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‘We Need to Work on Making Russian Universities More Attractive’

‘We Need to Work on Making Russian Universities More Attractive’

© HSE University

How the pandemic has affected the global system of higher education, how the system will be transformed and what prospects there are for cooperation between Russian and European universities – these were among the issues discussed by representatives of HSE University and other universities, experts and officials at the digital Round Table ‘EU— Russia: New Models of Educational Process Organisation, Novel Education Practices and Internationalisation in the Post-COVID Reality’.

The online round table took place on November 24th. ‘Our educational space is unified globally and, of course, should function in a common system’, - Natalya Trukhanovskaya, Director of the Department for the Coordination of the Activities of Higher Education Organisations of the Ministry of Education and Science of the Russian Federation said, opening the round table. And, as noted by Markus Ederer, the EU Ambassador to Russia, relations in the field of education are being actively developed, despite ups and downs in other areas. Many bridges have been built, with the main tool being the ‘Erasmus+’ programme, which promotes the internationalisation of education. The Ambassador also noted that the EU allocates 20 million euros per year for cooperation with Russia in this area.

Markus Ederer
EUinRussia / Twitter

‘There are 130 partners worldwide, but Russia is ranked first, despite the presence of large countries such as China and India; I believe we should be proud of that’, he noted. According to him, since 2015, 23,000 students and teachers have participated in exchange programmes. However, Markus Ederer said that due to administrative difficulties, foreign students weren’t always able to come to Russia for full-time study. He expressed the hope that ‘the generosity shown to Russian students by the European Union will be reflected in the behaviour of the Russian side’.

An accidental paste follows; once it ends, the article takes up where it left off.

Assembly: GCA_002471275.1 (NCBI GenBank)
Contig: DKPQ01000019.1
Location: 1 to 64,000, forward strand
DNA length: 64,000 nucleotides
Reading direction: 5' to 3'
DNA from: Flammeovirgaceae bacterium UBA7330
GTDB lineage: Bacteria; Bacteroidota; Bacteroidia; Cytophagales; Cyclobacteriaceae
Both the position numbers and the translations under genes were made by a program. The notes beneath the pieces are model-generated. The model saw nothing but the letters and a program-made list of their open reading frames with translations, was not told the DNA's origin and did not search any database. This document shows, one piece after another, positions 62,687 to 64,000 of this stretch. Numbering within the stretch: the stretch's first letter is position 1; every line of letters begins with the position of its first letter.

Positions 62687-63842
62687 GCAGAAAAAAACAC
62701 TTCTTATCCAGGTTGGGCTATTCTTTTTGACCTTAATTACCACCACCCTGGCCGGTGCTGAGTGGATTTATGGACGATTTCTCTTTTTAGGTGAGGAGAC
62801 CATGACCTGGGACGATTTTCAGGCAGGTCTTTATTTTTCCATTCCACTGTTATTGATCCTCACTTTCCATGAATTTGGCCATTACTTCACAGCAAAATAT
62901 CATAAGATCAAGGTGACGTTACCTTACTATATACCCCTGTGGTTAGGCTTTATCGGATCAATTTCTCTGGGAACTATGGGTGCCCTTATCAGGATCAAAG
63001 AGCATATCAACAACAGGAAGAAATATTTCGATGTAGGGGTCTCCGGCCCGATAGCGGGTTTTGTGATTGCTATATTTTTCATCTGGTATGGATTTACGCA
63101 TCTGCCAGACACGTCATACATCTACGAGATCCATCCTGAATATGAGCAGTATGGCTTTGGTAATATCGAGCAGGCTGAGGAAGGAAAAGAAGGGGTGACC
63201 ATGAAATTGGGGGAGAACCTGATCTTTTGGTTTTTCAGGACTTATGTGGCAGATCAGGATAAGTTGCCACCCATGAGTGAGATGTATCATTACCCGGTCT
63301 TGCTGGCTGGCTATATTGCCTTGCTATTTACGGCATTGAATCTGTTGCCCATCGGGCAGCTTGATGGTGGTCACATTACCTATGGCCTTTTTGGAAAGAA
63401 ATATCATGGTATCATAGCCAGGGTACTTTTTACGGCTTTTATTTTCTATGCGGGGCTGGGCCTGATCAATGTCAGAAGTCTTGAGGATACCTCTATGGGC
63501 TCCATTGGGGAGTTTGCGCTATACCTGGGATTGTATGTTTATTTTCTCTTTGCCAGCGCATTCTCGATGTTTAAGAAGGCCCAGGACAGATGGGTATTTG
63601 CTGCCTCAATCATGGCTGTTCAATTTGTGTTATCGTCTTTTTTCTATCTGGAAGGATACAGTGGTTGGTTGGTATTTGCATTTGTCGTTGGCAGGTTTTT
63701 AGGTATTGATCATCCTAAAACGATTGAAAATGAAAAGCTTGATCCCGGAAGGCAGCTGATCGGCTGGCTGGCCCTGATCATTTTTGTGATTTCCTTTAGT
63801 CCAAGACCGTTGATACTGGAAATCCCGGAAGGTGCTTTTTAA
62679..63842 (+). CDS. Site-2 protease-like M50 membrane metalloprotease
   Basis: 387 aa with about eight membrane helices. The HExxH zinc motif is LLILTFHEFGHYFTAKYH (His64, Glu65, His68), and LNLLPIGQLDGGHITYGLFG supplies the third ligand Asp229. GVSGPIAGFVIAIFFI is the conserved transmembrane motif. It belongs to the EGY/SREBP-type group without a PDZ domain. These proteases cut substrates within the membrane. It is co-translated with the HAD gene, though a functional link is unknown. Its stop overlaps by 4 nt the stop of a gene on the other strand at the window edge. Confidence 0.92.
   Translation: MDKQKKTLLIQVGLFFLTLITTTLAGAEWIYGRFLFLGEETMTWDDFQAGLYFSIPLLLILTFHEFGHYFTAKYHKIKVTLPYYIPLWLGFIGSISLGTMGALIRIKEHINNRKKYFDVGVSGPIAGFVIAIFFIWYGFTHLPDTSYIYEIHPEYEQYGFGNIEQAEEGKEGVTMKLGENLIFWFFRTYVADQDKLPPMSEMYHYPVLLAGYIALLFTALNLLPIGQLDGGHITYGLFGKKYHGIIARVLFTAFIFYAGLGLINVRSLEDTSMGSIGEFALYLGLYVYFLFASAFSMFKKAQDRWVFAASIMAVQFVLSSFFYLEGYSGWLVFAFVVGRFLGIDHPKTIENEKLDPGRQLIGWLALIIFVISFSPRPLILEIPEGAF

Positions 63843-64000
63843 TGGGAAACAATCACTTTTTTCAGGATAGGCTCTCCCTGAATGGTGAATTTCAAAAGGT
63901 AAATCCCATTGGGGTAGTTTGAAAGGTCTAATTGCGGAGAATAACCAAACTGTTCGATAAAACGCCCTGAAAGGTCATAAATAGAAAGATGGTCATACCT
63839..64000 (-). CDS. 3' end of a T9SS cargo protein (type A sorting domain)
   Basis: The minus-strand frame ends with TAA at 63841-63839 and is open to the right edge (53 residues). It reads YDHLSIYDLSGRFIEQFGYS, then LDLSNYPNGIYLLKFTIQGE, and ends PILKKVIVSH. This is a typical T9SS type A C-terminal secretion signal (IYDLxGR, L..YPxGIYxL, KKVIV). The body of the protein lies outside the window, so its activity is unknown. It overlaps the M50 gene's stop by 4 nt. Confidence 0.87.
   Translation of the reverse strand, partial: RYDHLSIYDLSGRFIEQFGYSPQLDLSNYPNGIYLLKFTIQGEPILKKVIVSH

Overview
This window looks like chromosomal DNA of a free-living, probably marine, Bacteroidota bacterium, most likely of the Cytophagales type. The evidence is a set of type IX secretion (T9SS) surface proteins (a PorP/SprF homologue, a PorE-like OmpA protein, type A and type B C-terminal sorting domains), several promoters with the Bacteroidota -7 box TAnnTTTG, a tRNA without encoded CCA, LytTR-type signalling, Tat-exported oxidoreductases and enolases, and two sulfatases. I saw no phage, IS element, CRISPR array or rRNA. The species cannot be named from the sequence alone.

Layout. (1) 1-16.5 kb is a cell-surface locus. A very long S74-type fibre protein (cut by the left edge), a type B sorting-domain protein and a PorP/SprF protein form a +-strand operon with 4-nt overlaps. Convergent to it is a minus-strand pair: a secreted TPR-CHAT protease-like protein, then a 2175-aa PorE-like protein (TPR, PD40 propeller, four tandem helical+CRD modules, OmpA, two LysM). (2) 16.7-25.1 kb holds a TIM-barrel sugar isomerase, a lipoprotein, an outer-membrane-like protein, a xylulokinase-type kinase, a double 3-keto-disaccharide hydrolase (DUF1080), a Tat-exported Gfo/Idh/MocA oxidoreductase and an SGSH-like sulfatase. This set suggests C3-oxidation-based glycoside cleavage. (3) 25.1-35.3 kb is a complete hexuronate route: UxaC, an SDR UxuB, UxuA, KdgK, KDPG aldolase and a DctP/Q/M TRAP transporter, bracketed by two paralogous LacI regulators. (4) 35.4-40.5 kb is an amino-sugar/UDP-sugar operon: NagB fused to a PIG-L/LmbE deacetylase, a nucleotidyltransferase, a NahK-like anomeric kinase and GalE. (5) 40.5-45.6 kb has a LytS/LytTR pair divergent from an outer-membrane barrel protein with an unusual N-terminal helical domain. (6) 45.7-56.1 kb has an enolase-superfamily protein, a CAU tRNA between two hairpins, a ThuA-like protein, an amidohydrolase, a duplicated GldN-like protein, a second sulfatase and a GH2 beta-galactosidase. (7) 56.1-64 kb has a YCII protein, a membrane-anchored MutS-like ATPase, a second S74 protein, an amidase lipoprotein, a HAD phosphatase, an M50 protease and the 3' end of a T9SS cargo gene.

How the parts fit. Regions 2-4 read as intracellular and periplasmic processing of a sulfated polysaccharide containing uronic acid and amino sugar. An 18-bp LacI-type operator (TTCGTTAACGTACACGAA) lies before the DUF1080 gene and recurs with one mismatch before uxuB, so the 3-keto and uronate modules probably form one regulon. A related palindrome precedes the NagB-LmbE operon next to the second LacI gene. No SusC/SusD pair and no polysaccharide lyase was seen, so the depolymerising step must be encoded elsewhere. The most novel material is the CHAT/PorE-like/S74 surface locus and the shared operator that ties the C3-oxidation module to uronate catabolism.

The German Ambassador to Russia, Géza Andreas von Geyr, also noted that so far there is little reciprocity on the Russian side in terms of admissions to full time studying. He recalled that in 2019 alone, 14,000 Russian students came to his country to study. In contrast, far fewer students went to study in Russia from Germany. The Ambassador expressed his certainty in the need to internalise education and investments in this area, and noted the importance of sharing best practices and solutions in the field of education and research.

Eduard Galazhinskiy, Rector of Tomsk State University, delivering a keynote speech as part of the thread on new challenges for the educational system, during which he reported on the results of a study in which 13 teams from the country’s leading universities, including HSE University, took part. The final report of the study can be found here.

Eduard Galazhinskiy
ТГУ / Twitter

The domestic education system managed to cope with this stress test, said Eduard Galazhinskiy. According to him, the authors noted several important findings, among them the overburdening of teachers, while at the same time the growth of their competencies and the increasing digital literacy of students. There is an obvious shortfall in self-organisation skills in students, especially in the first year, which results in a need for tutorial assistance.

Speaking as an expert, Isak Froumin, Head of HSE University’s Institute of Education, focused on ‘two topics which we believe will determine the general policy of universities in the coming years’. The first is ‘ensuring that student wellbeing is taken care of’. We used to think of universities as ‘institutions that give students useful skills’, but today, as research has shown, stressful situations have revealed the difficulties experienced by many students, including psychological ones. It is not for nothing that many universities have set up counselling centres.

Wellbeing is becoming an important independent function of a university, which should be reflected in its structure and possibly with hotel funding

The second topic is that universities now rely on students being independent, but students are not always ready for that. ‘We conducted not only a large-scale survey in March and May involving tens of thousands of students, but also in-depth interviews with them. The students admitted that they struggle to organise themselves, and they find it difficult to plan. They expect universities to support them in developing this skill’, said Isak Froumin.

Isak Froumin
© HSE University